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"It will take weeks, not days." | Bowling Green officials continue working through debris

Saturday morning the city was hit by a devastating EF-3 tornado, one of many tornadoes that tore through Central and Western Kentucky.

BOWLING GREEN, Ky. — Bowling Green officials are continuing to work through the rubble and debris with crews restoring utilities and reconnecting families with their loved ones.

Saturday morning the city was hit by a devastating F-3 tornado, one of many tornadoes that tore through Central and Western Kentucky leaving behind them a trail of destruction.

"Yesterday was a tough day on our community," Police Chief Michael Delaney said. "But we pulled together as a community."

The Warren County coroner said that have been 12 confirmed deaths in Bowling Green, however this number may continue to grow. 

In a Sunday press briefing police said they did not have an official number of fatalities yet as they continue to be notify the next of kin.

Bowling Green Fire Chief Justin Brooks said that primary and secondary searches have been completed. 

Brooks said crews will now begin searching through debris. Crews will search until the sun goes down and return the following morning when day breaks.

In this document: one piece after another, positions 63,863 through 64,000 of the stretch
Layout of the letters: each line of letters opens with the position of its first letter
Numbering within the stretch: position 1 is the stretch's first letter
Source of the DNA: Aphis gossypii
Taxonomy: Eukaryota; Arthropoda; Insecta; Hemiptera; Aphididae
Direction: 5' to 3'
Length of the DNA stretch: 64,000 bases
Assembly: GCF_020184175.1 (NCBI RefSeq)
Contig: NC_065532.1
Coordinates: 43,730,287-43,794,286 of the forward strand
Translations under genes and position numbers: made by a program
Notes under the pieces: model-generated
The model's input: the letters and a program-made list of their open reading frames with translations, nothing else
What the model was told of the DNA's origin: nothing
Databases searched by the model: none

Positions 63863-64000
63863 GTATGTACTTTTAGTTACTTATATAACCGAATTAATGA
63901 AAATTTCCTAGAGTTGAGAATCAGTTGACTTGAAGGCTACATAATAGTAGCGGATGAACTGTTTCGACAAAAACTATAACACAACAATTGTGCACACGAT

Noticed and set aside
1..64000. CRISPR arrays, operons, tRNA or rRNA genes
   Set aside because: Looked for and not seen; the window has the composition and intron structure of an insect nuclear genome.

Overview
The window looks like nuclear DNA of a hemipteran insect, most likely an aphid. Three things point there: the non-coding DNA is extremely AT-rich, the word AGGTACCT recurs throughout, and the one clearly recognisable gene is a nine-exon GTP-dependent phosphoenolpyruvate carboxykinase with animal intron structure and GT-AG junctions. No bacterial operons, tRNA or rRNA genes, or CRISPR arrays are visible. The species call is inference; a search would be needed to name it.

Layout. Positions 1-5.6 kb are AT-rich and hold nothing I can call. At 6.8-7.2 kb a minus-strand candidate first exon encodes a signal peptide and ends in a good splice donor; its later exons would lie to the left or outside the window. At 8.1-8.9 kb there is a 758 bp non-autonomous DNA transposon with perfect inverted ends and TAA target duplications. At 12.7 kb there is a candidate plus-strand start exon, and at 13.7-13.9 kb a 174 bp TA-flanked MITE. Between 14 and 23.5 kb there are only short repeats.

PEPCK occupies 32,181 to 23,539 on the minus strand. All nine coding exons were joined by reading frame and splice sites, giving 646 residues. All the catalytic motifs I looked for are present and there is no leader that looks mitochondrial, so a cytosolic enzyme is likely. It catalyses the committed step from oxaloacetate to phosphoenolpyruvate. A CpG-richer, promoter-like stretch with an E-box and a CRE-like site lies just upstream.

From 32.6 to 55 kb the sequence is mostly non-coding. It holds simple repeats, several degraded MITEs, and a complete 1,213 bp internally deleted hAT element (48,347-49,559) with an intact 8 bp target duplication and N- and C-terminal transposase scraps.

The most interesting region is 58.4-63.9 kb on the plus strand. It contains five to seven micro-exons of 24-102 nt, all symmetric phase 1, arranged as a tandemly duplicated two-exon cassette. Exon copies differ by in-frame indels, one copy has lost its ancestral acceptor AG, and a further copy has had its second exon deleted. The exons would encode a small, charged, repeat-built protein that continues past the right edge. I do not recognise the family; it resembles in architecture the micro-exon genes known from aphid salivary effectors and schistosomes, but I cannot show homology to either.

"This operation will carry on for the next couple days," he said. "Stay patient, we are doing our best."

Warren County Sheriff Brett Hightower said that if you still have a family member who is missing to call 270-393-4116 to report them as missing.

RELATED: 'Total devastation' | Drone video shows Bowling Green, Kentucky tornado damage

Mark Iverson, general manager of Bowling Green's municipal utilities, said crews are still working to restore power to customers.

"When this event happened we had, of our 31,000 customers, 24,000 were without power," Iverson said. "By mid-morning we had worked that number down to 11,800."

He said as of this morning, 5,600 customers are still without power

Iverson said some crews will concentrate on cleanup efforts today.

50 transmission poles, which move power between substations, were damaged by the storm along with about 50 distribution poles.

"When you damage pole infrastructure, it's an effort to do that rebuild," he said. 

Iverson said that rebuilding would be weeks, not days. "There's a lot of major reconstruction that's going to be taken place," he added.

Bowling Green Mayor Todd Alcott said he was very appreciative of how people from Kentucky and across the world have offered their love, support and prayers. 

"There's a lot more that has to happen, it's gonna be a while before we pull ourselves out of this fully," he said. "We thank you for putting Bowling Green first and taking care of our community."


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